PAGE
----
If you answered that question with responses such as “A Mighty Fortress Is Our God”, “In the Garden”, or “Blessed Assurance”, chances are you are over fifty years old.

“If you answered that question with such songs/hymns “Blessed Assurance” (again), “Majesty”, and “Pass It On”, you are probably under fifty by a few years or a couple of decades.

Why would I say such a thing? I hear quite often from the senior folk of my congregation the desire to sing more hymns. We try to balance our worship between hymns and praise songs. Recently, however, a revelation occurred to one of our musical members when she was talking about what hymns are. The younger folk she was in conversation with thought that a hymn was any song in our current hymnal…which includes each of the songs I listed in both sets of responses above.

That makes sense, in that they are in the…hymnal! But those who have been around for a few years would tell you that “Majesty” is not a hymn because…it just isn’t!

It speaks to the fact that any church that is a mixture of ages will have situations occur where people assume they are speaking about the same thing, but they really aren’t. It’s a cultural disconnect in the church.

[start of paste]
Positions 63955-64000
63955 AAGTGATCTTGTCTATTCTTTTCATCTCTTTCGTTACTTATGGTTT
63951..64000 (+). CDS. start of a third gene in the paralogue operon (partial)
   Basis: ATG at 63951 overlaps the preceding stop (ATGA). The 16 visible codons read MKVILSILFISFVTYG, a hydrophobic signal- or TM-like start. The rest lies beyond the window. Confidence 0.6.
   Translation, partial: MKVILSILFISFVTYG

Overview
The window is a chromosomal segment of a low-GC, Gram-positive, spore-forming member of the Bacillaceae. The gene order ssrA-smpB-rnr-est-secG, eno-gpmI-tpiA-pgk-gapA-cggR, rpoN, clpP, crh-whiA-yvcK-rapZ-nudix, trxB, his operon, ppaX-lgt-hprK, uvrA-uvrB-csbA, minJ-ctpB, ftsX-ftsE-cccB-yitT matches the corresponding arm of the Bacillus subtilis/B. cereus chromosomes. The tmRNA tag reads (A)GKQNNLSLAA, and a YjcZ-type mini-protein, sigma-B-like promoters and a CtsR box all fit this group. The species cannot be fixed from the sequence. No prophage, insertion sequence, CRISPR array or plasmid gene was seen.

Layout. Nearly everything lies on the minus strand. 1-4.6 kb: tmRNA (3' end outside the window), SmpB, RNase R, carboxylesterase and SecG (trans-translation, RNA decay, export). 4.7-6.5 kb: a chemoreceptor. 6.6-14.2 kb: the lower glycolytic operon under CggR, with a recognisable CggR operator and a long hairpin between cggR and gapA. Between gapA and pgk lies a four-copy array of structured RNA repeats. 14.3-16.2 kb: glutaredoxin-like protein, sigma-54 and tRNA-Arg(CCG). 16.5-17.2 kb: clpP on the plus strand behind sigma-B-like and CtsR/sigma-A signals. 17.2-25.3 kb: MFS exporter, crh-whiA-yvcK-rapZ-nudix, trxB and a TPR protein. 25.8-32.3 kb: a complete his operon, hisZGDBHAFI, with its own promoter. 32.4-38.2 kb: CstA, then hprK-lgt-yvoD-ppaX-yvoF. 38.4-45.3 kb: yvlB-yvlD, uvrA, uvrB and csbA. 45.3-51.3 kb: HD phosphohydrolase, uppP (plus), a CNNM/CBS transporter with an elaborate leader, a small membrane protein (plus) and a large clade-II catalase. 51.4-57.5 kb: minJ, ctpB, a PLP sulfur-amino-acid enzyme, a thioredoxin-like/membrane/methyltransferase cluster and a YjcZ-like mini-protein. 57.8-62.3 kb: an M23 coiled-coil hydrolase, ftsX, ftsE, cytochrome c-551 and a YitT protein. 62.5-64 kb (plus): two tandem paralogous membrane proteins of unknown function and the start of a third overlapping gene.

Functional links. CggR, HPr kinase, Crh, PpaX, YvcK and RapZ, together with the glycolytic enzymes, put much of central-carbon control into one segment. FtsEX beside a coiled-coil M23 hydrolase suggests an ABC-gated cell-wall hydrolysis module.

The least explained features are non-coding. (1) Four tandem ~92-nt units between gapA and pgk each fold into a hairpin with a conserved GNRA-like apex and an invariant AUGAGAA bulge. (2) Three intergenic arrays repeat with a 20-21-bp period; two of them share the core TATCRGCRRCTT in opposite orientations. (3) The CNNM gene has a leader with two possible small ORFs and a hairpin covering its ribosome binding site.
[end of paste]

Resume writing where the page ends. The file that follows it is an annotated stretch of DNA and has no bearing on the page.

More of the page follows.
When I was growing up and someone was asked whether they went to church the answer would be “yes” if they were there every Sunday. Some might even have said yes because in their thinking being a part of a church meant you were there every Sunday morning and evening, and every Wednesday night.

If that same question is asked today the answer could be yes, but the determining criteria for the one who answers is completely different. If a person attends Sunday worship once a month he characterizes that sa being intimately involved in his church. The typical church member now attends Sunday worship 1 to 2 times a month, whereas in my young days it was 3 to 4 times a month.